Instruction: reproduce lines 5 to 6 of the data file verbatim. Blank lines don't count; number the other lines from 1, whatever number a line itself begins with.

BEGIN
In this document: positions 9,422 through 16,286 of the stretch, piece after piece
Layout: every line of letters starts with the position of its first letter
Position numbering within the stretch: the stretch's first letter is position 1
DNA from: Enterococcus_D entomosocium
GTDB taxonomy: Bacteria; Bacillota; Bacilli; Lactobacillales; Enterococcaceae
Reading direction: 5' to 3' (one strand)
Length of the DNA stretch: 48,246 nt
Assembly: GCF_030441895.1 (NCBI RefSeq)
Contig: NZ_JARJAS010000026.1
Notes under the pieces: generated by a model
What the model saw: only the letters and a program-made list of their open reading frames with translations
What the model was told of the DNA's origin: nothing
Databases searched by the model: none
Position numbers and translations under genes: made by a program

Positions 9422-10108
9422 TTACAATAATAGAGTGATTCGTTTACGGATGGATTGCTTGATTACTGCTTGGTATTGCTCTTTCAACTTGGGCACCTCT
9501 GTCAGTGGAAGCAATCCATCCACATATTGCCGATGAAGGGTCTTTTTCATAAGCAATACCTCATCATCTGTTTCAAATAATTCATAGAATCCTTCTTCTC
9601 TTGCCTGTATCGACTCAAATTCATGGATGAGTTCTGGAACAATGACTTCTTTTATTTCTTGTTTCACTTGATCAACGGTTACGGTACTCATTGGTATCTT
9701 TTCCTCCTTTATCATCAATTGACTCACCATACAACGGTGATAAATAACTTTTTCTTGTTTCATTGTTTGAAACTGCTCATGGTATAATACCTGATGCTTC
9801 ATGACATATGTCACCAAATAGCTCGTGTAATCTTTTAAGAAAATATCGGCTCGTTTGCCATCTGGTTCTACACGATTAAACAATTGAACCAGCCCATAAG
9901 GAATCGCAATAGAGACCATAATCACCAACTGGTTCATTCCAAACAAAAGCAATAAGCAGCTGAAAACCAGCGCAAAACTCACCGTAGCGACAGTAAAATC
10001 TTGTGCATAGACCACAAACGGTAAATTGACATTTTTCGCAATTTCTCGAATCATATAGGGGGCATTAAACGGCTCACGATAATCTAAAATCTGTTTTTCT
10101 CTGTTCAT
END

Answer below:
GTDB taxonomy: Bacteria; Bacillota; Bacilli; Lactobacillales; Enterococcaceae
Reading direction: 5' to 3' (one strand)